Tuesday, 10 June 2014

GOAL LINE TECHNOLOGY - WORLD CUP 2014 MAKES HISTORY

The new   football season will see the FIFA world cup 2014 trialling goalline technology. How does it work?..........
It happens from time to time in football: thousands of people filling a stadium watch the ball cross the goal line, but the most important of them all – the referee – hasn’t seen it....more.. Those thousands are aggrieved, the goal is not given, and the whole course of a tournament or league competition is not what it might have been.
Or perhaps the referee does award a goal – one that the defending side insists shouldn’t stand. The German language even has a specific term for it: a “Wembley-Tor”, after the goal that gave England a 3-2 lead in the 1966 World Cup final. The story that the “Russian” linesman, actually from Azerbaijan, when asked how he could be so sure that the goal was legitimate, replied simply: “Stalingrad” is probably apocryphal.
Now, technology is being introduced in an attempt to overcome human error with mathematical certainty. The two main systems being trialled are Hawk-Eye and Goalref
                                                            


                                                              



   Principles of GLT     



*  GLT applies solely to the goal line and
only to determine whether a goal has
been scored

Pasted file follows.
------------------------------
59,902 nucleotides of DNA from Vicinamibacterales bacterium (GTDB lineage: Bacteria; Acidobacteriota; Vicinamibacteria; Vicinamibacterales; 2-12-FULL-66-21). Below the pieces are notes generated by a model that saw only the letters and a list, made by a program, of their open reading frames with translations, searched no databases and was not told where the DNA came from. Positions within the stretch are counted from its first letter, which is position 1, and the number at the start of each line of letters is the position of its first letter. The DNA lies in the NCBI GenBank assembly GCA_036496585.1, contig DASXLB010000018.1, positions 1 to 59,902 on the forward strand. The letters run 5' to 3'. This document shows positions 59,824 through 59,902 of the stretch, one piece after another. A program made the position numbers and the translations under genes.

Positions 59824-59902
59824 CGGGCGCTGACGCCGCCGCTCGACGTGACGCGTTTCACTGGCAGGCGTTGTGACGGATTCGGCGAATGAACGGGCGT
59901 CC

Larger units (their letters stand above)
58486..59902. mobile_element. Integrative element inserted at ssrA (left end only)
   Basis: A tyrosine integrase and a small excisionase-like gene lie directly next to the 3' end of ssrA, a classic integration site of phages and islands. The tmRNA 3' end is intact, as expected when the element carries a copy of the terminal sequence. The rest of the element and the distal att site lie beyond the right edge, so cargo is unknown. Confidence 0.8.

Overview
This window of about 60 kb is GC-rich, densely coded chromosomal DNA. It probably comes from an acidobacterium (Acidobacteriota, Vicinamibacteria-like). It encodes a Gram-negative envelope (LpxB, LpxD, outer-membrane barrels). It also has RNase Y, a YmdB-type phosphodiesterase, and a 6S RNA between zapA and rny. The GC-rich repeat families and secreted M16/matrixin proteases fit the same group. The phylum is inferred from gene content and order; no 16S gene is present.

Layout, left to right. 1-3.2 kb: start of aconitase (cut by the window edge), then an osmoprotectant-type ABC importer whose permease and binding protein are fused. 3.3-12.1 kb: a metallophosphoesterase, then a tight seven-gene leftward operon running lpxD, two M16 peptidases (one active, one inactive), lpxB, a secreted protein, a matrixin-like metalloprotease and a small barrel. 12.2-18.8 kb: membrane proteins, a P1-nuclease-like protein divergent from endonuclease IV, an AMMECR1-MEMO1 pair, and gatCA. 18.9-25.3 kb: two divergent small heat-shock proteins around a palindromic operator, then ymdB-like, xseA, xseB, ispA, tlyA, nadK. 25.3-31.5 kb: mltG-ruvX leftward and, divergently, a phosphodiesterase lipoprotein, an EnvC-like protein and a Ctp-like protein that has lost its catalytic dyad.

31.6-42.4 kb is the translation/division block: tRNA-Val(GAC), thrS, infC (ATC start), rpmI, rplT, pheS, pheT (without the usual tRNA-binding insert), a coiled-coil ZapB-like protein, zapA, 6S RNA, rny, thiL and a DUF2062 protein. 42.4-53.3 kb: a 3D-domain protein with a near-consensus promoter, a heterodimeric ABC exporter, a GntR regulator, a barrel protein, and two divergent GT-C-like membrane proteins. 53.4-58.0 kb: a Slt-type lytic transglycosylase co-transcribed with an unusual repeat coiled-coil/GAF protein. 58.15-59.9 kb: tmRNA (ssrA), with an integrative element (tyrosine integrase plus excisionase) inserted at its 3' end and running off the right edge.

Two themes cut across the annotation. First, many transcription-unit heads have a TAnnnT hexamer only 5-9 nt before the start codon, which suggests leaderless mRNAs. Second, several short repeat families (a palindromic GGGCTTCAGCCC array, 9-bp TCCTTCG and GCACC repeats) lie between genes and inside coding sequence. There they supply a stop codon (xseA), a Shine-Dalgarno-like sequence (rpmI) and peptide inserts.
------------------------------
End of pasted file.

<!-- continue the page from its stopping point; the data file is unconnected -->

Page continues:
*  The GLT system must be in accordance
with the FIFA Quality Programme for GLT
* The indication of whether a goal has
been scored must be immediate and
automatically confirmed within one second
*
The indication of whether a goal has
been scored will be communicated
by the GLT system only to the match
officials (via the referee’s watch, by vibration and visual signal)
                             


How will it work?
There are seven cameras at each end of the stadium focused on the goals. The most common location for the cameras is on the roof of the stadium, however there is a great deal of flexibility in the camera positions. The images from each of the cameras are processed to find the ball within the image and identify areas which are not the ball. They track the ball when it comes into their range and they can tell when the whole of it crosses the goalline. When such an event occurs, within a second the outcome is relayed to the match referee via a watch that Hawk-Eye has exclusively developed with Adeunis. The signal is encrypted and is unaffected by interference.

How accurate is it?
The Hawk-Eye system betters the FIFA margin-of-error requirement of +/-3cm.

What about players obscuring the ball at the moment it crosses the line?
The seven cameras are able to locate accurately the ball even when only a small percentage of it is visible to the cameras and in extensive tests the ball has always been visible enough for an outcome to be decided.

Will television viewers be able to see the judgment made by Hawk-Eye?
Yes, in a similar way to the tennis or cricket, a video replay will be made available of the incident within 10 seconds of it occurring. Hawk-Eye uses a dedicated high speed camera capable of removing the players from the image, to ensure the ball is fully visible. This provides the definitive replay for broadcast and digital media.

What about the fans in the stadium?
  world cup 2014 is looking into making these videos also available at stadiums which have screens that can show them.


Can the elements, such as fog, rain or snow, disrupt the cameras’ view of the goal?
No, the cameras are strong enough to ensure that if visibility is good enough for the officials to allow the match to go ahead it is good enough for them to do their job. Mud on the ball will also not affect the system.





souce: phy.org,fifa news